The 'Basic Law: Israel as the Nation-State of the Jewish People,' passed by the Knesset on July 19, 2018. This Article describes the main provisions of the Basic Law; it discusses some of the past history leading to the legislation. It also provides some evaluation as to its effects and speculations concerning its future. But the main argument made here uses this basic law to make a broader point concerning constitutional legitimation. More specifically I argue that there are two ways to gain constitutional legitimacy: representational and reasons-based. While particularistic values such as the ones entrenched in the basic law gain legitimacy from representation universalistic values need not rest on representation. I conclude by arguing that given the failure to gain consensual support for the basic law, it is an illegitimate attempt to entrench particularistic values in a divisive society. It is only by representing the public that this law can gain constitutional legitimacy.
The Basic Law purports to entrench the identity of the state as a Jewish state. While the older canonical official documents such as the Declaration of Independence and Basic Law: Human Dignity and Freedom speak of Israel as a Jewish state which also cherishes universal values (equality and justice in the case of the Declaration and democracy in the case of Basic Law: Human Dignity and Freedom), the new Basic Law omits any reference to such universal values. The key phrase that has been used in the last three decades in official documents was: 'Israel as a Jewish and a democratic state.' The omission of this phrase or any reference to democracy or equality in this Basic Law was a deliberate choice on the part of the Knesset. For reasons that will be mentioned later all proposals to add references to universal liberal values were rejected by the Knesset. The novelty of the Basic Law is not therefore in the willingness to entrench the status of Israel as a Jewish state but in the deliberate omission of any reference to universal values.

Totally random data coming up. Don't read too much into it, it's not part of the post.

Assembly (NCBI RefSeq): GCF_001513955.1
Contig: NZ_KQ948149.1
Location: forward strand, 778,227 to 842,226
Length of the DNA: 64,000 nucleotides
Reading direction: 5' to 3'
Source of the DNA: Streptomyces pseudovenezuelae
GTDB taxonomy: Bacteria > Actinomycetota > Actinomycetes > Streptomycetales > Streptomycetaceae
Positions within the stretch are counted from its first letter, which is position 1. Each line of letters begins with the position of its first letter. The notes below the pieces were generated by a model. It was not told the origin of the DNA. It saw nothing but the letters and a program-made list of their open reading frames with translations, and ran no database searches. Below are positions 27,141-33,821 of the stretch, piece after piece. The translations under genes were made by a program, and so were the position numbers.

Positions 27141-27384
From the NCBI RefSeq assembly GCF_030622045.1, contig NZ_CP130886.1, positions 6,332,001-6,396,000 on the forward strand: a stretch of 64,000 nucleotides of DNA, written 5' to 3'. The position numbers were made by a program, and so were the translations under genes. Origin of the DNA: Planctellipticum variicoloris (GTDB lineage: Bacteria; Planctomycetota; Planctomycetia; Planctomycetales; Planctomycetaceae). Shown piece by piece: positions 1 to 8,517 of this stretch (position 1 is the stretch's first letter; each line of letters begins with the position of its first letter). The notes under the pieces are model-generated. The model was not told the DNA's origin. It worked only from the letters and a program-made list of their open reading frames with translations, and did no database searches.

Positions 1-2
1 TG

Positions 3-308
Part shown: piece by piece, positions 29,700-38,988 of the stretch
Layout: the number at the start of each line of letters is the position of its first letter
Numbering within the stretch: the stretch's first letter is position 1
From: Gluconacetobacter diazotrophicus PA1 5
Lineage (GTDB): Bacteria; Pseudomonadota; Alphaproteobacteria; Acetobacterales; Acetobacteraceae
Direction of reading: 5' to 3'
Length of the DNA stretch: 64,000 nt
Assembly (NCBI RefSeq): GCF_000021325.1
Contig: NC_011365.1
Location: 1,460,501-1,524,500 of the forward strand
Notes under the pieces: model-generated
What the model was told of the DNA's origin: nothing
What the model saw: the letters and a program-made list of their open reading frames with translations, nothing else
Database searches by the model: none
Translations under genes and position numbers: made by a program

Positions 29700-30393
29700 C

Section 1 describes the provisions of the law and the debates surrounding some of them. Section 2 points out the deeper roots of the debate and its effects on the Israeli polity. I will also argue that the initiative to pass this law can be regarded as indicating a shift in the status and perception of the Court in Israel. Instead of being regarded as an ally of liberalism and liberal forces in Israel, it has now been transformed so radically that it may be regarded as an ally of nationalism and particularism. In section 3 I differentiate between two means of legitimation: representative legitimation and reason-based legitimation. I shall argue that the basic law entrenches particularistic values and consequently its legitimacy must rest on a consensual representation. Given that no consensus has been achieved I argue that while the basic law is legally valid, it represents an illegitimate attempt on the part of a sectarian group, namely nationalist and conservative forces to entrench their own sectarian values.